Geeks Vs Loneliness: Fellowship

In which we wonder about what fellowship means to you.

As a teenager I was obsessed with David Eddings’ Belgariad. This fantasy epic introduced us to a ragtag band of thieves, assassins, a grumpy old man and a confused farm boy bouncing across continents in turnip wagons in search of stolen treasure. The knitting together of their various bad habits, obsessions and sense of right into a questing fellowship stayed with me long after I finished the series.

The notion of a fellowship is a long-standing fantasy trope, spanning through literature and film adaptations across the years. It crosses into gaming, into online conversations and networking. It is representative of a force for good, of the doughty small people and the Scooby Gang standing up against the Big Bad, whether it be Sauron or the Master.

The best fellowships draw you in with their interlocking characterisations playing off one another. Here’s the warrior, here’s the supernatural, along comes a wizard, and now you have a wise-cracking trio ready to extinguish the threat of extinction of all of mankind. I’m thinking of Netflix’s Castlevania right now, with its lashings of blood, swearing and odd companionship.

It’s part of the attraction of the genre. When the odds are long, it can be the oddball, the nerd, the slightly quirky person with the sideways take on life that can save the day with a diffident suggestion. It can be inclusive, welcoming even.

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One definition of fellowship is that of friendly association, particularly with people who share similar interests. Think of cosplay, of conventions, the bringing of like-minded souls together to forge new friendships and to riff off one another with new ideas. The best fellowships can be challenging, thought provoking and, on occasion, testing. They push you to be a better you.

Not in competitive way. Rather, in an appreciative way. I realised this week that I am part of a fellowship. The Fellowship of the Pen. Four of us who get together to talk, plan, challenge, encourage and support each other’s creative endeavours. To be that hand on the elbow when the going gets tough, to provide a sympathetic ear when the writing road gets bumpy. I’m blessed to be part of this group; I doubt I would have had the courage to self-publish my short stories had they not nagged on at me for months to HIT THE PUBLISH BUTTON!

Fellowships can be friendship groups, but they have a slightly different dynamic in that you are working towards a common goal. The epitome of fellowship has to be The Fellowship Of The Ring, as envisaged in Tolkien’s Lord Of The Rings trilogy, and brought beautifully to life in Pater Jackson’s film in 2001. There is a glorious moment in Rivendell when Aragorn kneels to Frodo and gives him his sword, followed by Legolas and Gimli, which leads to the formation of the ultimate fellowship that takes down Sauron. Yes, it diverges and fractures, and loyalties are tested along the way. But ultimately all are working to a common goal, and their companionship drives them on to achieve the impossible.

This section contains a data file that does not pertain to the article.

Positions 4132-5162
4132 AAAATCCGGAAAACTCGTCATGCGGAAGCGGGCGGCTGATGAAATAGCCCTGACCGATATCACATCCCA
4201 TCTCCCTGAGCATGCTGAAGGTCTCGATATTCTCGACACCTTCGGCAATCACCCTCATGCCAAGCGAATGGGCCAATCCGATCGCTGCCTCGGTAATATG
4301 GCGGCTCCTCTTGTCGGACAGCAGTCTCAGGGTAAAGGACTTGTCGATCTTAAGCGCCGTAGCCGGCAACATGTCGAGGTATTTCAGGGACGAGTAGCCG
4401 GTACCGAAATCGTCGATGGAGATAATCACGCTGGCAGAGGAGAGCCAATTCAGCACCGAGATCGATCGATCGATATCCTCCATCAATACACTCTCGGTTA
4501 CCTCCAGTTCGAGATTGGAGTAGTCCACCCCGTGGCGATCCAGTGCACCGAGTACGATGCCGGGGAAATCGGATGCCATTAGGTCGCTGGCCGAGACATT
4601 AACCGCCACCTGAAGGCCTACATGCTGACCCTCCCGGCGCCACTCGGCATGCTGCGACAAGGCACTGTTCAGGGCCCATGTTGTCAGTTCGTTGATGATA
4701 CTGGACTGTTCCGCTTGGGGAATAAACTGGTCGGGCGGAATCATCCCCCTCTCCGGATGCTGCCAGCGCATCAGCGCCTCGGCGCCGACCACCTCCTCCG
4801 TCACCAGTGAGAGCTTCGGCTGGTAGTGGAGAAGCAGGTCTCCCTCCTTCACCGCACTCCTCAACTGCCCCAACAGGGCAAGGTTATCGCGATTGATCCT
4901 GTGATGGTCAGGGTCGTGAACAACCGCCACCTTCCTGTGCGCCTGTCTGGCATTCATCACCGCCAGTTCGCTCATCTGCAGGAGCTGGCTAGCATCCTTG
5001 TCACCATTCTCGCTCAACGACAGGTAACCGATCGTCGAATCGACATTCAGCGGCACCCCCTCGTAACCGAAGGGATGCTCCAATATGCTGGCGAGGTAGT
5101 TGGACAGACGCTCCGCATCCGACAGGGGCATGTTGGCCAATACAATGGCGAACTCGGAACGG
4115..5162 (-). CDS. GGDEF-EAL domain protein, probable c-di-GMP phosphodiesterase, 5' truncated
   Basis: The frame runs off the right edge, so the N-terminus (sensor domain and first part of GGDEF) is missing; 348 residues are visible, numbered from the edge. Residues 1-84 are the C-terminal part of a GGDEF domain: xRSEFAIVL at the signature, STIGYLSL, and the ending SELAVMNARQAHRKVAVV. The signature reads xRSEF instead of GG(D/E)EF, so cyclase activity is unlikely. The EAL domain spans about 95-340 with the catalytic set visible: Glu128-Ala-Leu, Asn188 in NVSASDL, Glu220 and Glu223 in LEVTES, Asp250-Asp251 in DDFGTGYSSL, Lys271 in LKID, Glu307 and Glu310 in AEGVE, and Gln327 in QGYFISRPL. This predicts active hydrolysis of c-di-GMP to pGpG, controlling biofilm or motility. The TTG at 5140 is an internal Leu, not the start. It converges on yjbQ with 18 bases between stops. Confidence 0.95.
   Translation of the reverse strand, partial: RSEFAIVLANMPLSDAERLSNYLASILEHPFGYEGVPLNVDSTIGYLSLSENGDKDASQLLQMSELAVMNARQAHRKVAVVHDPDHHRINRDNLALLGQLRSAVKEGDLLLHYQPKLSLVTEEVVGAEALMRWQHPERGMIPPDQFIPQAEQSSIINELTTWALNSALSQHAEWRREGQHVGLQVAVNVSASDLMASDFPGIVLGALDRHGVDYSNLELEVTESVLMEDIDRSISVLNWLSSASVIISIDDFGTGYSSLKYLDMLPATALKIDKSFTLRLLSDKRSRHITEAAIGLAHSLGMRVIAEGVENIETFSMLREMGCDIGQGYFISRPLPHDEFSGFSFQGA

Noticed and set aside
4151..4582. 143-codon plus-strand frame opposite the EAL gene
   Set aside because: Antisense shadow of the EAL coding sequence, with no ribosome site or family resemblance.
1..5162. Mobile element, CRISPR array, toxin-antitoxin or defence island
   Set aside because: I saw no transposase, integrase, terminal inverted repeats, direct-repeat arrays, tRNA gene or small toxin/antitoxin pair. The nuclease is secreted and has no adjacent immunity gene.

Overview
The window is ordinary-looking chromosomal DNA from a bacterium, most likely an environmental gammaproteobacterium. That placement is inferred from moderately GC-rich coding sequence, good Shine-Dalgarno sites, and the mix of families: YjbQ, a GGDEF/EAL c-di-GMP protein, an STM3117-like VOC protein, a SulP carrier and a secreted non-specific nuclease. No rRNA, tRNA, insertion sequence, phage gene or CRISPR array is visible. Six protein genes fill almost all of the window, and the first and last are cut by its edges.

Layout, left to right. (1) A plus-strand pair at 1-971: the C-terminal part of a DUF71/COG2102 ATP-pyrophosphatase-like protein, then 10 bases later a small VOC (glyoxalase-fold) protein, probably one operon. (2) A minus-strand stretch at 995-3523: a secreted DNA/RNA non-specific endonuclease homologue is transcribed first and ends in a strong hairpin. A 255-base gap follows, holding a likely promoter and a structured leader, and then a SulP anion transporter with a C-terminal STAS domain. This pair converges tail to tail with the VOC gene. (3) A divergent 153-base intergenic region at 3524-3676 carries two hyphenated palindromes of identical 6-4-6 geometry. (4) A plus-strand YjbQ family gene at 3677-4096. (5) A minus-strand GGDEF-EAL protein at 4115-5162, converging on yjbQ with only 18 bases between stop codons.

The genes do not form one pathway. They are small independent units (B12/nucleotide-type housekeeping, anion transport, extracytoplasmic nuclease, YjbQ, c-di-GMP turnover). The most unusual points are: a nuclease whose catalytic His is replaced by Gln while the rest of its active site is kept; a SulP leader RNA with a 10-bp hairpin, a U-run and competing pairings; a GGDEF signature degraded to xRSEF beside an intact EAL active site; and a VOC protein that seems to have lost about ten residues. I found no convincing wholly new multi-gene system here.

I’m not saying that we of The Pen are going to save the world. Perhaps boost stationery and prosecco sales somewhat. But that swapping of ideas, that knowing that whatever you throw in the ring will not be considered daft, or unachievable – that is priceless.

Sometimes we overlook the worth of what we have, because it’s just there. It’s grown organically through time and we take it for granted. Perhaps as we move towards a new year, we could take a step back and think of the fellowships we’ve built in our lives and how they’ve helped us. Maybe you are looking for fellowship, to find that group that knits about you in mutual support and good humour. Even if they do persuade you to watch the Christmas Macarena against your better judgement!

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Finally, not all fellowships are built for ever. They achieve their aim, celebrate, scatter and then reconvene at intervals to reminisce and toast their past achievements. There’s something a little splendid in that. It doesn’t always help to dwell in the past, but it can become a stepping stone into the future.

I wonder if you’ve found your own fellowship? Or if any fictional fellowship out there has caught your imagination more so than others? Maybe consider a meet up over the festive period, drop a group email to ask how everyone is, or raise a glass to absent friends. Sometimes the pen, with a good thought, is mightier than the sword. Even Aragorn’s.

It takes all of us to make the world go around. Thanks, as always, for reading.